Iowa House to Study Contest Involving Late-Arriving Ballots

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The Iowa House of Representatives will form a committee to study a disputed 2018 election that appears to turn on a few dozen late-arriving but allegedly timely cast mail ballots. The Gazette has more:

The Iowa House speaker plans to appoint a bipartisan panel of legislators to consider a petition from a Democratic candidate who is asking that all ballots cast in her challenge of a northeast Iowa GOP lawmaker be counted.

After a District Court judge declined to decide whether 29 mail-in ballots submitted without the proper postal markings in the House 55 race should be counted, the challenger, Kayla Koether of Decorah, petitioned the House to determine the contest. Koether and Rep. Michael Bergan of Dorchester were separated by just nine votes.

Bergan will be sworn in with 99 other representatives Jan. 14 when the Legislature convenes.

House Speaker Linda Upmeyer, R-Clear Lake, said Wednesday that she will ask a committee of lawmakers to answer the questions “whether or not to count ballots that have, you know, that little orange bar code that sometimes comes on your mail.”

Of 33 mail-in ballots that arrived after the Nov. 6 election, postal officials examining bar codes determined that 29 had been mailed in time. However, they arrived at the Winneshiek County Auditor’s Office without the required postmarks — either a postmark to prove it had been mailed in time or an “intelligent” bar code provided by the auditor’s office that allows the ballot to be tracked though the mail.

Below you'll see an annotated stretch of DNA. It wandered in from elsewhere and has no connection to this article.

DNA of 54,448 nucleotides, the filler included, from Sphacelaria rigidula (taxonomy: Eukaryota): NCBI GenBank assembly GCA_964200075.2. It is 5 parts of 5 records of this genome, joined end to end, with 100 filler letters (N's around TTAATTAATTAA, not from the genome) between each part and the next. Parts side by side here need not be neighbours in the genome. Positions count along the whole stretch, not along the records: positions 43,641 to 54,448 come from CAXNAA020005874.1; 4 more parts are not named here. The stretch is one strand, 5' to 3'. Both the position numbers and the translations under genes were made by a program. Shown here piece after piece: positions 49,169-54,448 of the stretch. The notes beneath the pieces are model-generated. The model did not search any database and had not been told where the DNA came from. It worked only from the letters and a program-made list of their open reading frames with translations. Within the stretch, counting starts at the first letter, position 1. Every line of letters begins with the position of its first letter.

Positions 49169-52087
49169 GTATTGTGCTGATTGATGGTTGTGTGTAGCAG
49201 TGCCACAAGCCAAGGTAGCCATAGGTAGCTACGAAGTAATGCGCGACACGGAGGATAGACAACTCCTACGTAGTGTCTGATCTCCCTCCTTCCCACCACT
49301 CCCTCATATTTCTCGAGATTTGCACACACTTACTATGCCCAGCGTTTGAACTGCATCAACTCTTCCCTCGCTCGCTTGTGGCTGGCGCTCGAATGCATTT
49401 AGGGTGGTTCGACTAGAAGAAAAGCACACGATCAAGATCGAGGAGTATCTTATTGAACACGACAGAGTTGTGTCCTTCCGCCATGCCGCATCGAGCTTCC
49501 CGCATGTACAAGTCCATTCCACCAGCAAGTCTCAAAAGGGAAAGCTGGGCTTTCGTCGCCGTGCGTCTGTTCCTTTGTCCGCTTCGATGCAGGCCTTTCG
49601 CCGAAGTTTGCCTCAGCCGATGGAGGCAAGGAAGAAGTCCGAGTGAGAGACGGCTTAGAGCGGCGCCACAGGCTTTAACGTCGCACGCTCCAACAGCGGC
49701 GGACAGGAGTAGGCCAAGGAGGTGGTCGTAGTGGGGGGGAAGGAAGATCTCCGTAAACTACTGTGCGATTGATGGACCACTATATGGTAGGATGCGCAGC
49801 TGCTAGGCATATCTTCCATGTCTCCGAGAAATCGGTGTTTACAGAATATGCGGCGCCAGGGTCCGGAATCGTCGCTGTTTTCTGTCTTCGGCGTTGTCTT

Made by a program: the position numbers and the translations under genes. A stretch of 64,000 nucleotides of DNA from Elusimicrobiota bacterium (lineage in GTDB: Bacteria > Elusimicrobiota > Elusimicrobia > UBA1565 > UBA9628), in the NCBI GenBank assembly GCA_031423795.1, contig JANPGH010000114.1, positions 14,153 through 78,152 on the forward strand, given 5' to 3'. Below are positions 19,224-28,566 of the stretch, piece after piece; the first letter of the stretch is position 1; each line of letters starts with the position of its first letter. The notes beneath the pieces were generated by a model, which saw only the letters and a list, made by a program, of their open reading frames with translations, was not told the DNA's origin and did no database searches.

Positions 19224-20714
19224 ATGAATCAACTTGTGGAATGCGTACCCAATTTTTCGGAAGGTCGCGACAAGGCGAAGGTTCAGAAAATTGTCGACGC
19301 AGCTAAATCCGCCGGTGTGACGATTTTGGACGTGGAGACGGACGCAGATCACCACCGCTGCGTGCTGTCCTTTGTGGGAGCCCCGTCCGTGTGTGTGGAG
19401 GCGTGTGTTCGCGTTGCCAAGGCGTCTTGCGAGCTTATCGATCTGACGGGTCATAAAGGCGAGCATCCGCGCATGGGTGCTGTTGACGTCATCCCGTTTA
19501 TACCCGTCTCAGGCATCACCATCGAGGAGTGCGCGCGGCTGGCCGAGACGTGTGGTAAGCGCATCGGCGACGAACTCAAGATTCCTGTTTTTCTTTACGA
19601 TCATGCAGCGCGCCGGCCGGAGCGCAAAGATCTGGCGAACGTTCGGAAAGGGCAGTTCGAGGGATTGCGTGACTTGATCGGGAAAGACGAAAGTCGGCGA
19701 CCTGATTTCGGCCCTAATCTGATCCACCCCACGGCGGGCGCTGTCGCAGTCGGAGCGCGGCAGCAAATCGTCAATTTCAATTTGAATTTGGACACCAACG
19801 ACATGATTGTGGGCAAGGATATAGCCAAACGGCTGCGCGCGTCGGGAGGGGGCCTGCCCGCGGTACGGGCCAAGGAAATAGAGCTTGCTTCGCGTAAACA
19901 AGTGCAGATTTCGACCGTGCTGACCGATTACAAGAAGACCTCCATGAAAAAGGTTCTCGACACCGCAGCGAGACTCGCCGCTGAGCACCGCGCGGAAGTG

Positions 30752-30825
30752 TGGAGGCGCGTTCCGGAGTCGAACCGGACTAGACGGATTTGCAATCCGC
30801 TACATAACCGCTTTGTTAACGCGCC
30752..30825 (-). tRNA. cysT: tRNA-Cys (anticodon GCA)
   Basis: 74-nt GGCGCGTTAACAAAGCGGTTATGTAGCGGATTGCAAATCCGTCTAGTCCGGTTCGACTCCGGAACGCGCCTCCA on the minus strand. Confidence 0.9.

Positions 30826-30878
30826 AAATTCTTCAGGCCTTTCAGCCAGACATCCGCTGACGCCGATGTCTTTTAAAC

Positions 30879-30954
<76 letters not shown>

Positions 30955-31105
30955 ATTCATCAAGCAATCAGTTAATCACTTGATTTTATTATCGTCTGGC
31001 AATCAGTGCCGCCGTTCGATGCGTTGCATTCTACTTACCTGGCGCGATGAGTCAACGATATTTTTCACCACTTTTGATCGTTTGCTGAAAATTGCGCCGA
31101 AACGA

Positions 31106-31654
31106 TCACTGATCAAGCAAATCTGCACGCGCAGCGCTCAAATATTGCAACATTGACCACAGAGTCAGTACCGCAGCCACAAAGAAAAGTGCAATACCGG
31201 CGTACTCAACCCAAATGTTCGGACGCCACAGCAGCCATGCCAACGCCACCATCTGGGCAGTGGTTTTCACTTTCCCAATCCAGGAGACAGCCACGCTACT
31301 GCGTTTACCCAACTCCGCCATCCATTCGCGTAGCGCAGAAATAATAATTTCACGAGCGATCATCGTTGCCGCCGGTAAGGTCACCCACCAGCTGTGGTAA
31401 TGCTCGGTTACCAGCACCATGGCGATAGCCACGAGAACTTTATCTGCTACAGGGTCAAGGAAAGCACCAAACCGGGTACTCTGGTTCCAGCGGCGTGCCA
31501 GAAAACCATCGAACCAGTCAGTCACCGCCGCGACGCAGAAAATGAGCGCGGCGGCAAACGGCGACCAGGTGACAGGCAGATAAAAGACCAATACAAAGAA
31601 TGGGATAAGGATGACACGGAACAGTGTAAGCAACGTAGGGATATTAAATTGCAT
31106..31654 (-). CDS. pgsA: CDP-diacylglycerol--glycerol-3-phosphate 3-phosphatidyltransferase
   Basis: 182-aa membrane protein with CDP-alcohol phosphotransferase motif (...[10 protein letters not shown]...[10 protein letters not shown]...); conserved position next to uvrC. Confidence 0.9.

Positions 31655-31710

State law “doesn’t lay it out very clearly” how the House should proceed, Upmeyer said.

The Speaker notes that the process will take time, though given the facts of the case she is hopeful it should avoid some of the fireworks that occasionally accompany disputes like these:

No action will be taken until the Legislature gavels in Monday, she said, adding that she will give the panel as much time as it needs. State law permits the Legislature the authority to take depositions and call witnesses.

“But the question seems fairly small and unlike something where fraud is alleged or something like that, there’s not a lot of investigation to do with sort of dealing with a set of facts and deciding how you want … to do that,” Upmeyer said.

After hearing from the committee, Upmeyer said, the House “kind of assembles itself as a committee, a court, I guess, and we make a judgment.”

According to the speaker’s office, the committee will be able to hear arguments from each side, gather necessary information on the contest and issue a report to the full House, which will then for a vote.

The House then will vote to resolve the contest.

It will be interesting to see what happens if the committee determines that the ballots were indeed timely cast and then – once the ballots are opened and tallied – that Koether is actually the winner. At that point, the GOP-majority House will have to vote on what to do next, including whether or not to unseat Bergan. Until then, the focus on the ballots and postmarks (or lack thereof) – a problem that is neither new nor confined to Iowa – will take center stage.

Bundle up and stay tuned …

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